Haleluya! Pelo tsa rona (Hallelujah! We Sing Your Praises)

Scripture References

Confessions and Statements of Faith References

Further Reflections on Confessions and Statements of Faith References

How can the worshiper not conclude with such acclamations! When God is the “overflowing source of all good” (Belgic Confession, Article 1) and when he has provided all the benefits of Christ’s atonement and makes them ours so that “they are more than enough to absolve us from our sins,” (Belgic Confession, Article 22) our hearts cry out to him with praise and adoration. Therefore, Heidelberg Catechism, Lord’s Day 52, Question and Answer 128 includes the ending doxology of the Lord’s Prayer and teaches that “your holy name, and not we ourselves, should receive all the praise, forever.” And so consistent with these thoughts, Our World Belongs to God, paragraph 2 exclaims, “Our World Belongs to God! God is King: Let the earth be glad! Christ is victor: His rule has begun! The Spirit is at work: Creation is renewed! Hallelujah! Praise the Lord!” And the Belhar Confession, Section 5 concludes: “Jesus is Lord. To the one and only God, Father, Son and Holy Spirit, be the honor and the glory forever and ever.”


Haleluya! Pelo tsa rona (Hallelujah! We Sing Your Praises)

Introductory/Framing Text

This anonymous South African folk song is an expression of Christian joy in the face of hardship and oppression. In lands where chronic hunger and malnutrition are commonplace,  that joy points to the final banquet feast where all hungers will be satisfied.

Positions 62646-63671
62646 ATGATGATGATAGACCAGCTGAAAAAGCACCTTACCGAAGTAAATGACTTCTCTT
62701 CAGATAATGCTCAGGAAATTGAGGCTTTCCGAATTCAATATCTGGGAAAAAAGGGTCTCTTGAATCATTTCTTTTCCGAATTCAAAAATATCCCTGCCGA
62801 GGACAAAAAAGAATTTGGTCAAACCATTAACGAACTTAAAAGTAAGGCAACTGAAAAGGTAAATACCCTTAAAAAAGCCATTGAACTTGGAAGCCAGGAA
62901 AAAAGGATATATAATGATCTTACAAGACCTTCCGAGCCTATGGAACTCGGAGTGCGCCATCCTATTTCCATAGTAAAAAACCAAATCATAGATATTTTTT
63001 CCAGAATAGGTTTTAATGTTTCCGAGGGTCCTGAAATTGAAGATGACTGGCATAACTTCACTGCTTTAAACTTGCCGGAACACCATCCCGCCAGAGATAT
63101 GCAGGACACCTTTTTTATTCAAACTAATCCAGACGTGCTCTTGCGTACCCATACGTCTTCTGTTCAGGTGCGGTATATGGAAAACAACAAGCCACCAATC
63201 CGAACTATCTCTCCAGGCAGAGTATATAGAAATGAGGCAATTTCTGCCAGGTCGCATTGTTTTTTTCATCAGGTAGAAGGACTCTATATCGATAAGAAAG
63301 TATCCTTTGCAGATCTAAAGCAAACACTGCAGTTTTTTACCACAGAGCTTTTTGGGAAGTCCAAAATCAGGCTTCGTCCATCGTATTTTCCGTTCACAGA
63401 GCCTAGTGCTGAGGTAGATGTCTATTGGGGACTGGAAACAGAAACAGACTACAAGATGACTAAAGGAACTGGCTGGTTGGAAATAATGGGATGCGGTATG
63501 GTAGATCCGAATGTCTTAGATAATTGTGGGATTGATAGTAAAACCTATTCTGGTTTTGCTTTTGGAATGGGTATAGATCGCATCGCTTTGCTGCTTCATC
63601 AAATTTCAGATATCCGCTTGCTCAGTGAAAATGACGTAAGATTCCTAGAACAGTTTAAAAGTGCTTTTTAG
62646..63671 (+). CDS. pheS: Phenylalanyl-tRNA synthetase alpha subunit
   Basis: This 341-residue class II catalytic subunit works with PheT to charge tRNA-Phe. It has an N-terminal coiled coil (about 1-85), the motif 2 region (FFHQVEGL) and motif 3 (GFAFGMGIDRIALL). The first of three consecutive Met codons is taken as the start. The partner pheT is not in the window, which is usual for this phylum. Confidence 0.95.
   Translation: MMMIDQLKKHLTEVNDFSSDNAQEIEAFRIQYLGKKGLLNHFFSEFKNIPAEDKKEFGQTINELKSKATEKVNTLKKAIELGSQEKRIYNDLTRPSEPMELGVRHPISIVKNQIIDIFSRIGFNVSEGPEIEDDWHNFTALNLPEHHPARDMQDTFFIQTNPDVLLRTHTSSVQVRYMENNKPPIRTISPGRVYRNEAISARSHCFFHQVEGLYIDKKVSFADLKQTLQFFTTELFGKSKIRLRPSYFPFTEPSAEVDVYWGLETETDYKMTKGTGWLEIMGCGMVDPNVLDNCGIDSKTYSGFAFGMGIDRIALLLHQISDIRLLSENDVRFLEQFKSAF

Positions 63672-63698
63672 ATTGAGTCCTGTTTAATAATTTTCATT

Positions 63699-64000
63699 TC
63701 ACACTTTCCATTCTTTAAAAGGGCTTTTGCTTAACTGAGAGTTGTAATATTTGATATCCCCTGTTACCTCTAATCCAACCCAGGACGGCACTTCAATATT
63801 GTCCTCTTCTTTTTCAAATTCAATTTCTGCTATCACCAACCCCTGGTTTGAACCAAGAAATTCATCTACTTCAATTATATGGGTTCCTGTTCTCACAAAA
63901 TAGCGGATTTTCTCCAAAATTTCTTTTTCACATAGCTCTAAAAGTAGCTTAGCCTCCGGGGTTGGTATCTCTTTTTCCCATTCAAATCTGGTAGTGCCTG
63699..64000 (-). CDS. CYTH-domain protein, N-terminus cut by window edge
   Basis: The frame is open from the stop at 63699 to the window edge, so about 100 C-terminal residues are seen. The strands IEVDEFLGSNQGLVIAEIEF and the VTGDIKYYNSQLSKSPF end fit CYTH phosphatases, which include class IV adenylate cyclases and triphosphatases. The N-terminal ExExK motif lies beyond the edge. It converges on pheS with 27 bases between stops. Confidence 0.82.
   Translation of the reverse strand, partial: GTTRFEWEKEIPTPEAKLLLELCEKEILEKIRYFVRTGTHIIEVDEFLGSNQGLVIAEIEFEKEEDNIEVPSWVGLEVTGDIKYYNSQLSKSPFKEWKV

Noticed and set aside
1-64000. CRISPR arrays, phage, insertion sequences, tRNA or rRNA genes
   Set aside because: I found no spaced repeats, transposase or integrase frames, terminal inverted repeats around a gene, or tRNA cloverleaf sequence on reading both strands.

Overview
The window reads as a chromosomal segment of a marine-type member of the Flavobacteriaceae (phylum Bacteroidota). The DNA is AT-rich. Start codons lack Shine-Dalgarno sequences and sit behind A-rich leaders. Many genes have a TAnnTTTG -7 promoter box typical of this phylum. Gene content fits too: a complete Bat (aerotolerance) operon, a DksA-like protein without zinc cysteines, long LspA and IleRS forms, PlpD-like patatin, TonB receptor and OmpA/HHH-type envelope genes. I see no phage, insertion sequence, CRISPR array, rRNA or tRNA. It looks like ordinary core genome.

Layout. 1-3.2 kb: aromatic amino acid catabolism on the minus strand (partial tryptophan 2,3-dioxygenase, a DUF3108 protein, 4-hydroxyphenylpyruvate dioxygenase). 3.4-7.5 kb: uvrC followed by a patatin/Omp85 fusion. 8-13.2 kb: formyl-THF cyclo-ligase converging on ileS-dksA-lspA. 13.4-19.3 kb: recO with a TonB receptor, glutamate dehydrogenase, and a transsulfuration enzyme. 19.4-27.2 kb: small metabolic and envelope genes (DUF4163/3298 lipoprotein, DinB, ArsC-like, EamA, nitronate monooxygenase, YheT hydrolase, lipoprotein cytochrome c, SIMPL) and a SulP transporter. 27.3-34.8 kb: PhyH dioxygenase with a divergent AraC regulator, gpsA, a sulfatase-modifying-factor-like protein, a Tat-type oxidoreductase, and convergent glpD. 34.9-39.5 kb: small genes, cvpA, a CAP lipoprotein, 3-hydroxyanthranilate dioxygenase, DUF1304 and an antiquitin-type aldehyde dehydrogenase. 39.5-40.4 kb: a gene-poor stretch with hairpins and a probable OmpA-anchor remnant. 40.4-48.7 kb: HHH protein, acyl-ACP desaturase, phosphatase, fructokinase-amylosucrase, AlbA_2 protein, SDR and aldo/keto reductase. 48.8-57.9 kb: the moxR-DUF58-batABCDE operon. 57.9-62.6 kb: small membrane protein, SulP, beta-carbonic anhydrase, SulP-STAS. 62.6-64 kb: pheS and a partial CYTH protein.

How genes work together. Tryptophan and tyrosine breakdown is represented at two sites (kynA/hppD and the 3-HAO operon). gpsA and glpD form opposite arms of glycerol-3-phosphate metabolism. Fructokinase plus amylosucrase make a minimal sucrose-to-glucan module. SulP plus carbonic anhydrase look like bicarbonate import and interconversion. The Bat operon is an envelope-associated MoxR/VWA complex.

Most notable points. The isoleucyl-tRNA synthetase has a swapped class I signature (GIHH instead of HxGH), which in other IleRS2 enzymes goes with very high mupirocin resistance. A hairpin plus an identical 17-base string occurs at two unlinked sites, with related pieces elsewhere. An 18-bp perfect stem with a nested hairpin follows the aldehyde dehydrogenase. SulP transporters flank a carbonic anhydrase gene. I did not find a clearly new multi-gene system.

Additional Prayers

A Prayer of Acclamation
Magnificent God, above all and yet intimately present,
you sent Jesus Christ into the world to be our bread and cup,
the nourishment of our souls.
And so we sing your praises in Jesus’ name. Amen.
— Cornelius Plantinga, Jr.

Haleluya! Pelo tsa rona (Hallelujah! We Sing Your Praises)

Tune Information

G Major


Musical Suggestion

Here is a "sending" song from South Africa. This is another song for which the organ may not be the best option. My favorite way of singing this is as follows:
  1. First, teach it to a choir or small group of worship leaders until they can sing it from memory. Many choirs are so tied to the page that memorizing a text is a real challenge. But only then will the joy start to break loose and even physical involvement will start to feel irresistibly natural.
  2. Second, have your choir sing it as a parting song after the final blessing. Let them sing it unaccompanied, with good solid accents on these short phrases. If possible, accompany simply with drums, played not with sticks but with hands improvising a free accompaniment. Notice that each section is to be repeated. The next week, give the music to your congregation as well, and have them sing the repeats.
  3. Third, listen after the service as people go out continuing to sing this song. Some day you might even want to process out singing this.
(from Reformed Worship, Issue 48)

Haleluya! Pelo tsa rona (Hallelujah! We Sing Your Praises)

Hymn Story/Background

Like “Thuma Mina” (Send Me, Lord), this anonymous South African worship song, originally in the Sotho language, comes to us via Sweden, in the collection of African songs Freedom Is Coming (1984) gathered by Anders Nyberg.  The texts were translated from Swedish into English by Gracia Grindal. 
This song is a joyful celebration at the Lord’s table; the refrain of praise alternates with verses in which Jesus tells us of the gifts of bread and wine in which he offers himself to us; strengthened in faith by this gift, we can then take up his command with joy to share this gift with others, giving “to all who thirst and hunger,” and telling all “the joyful gospel.”   
— Emily Brink
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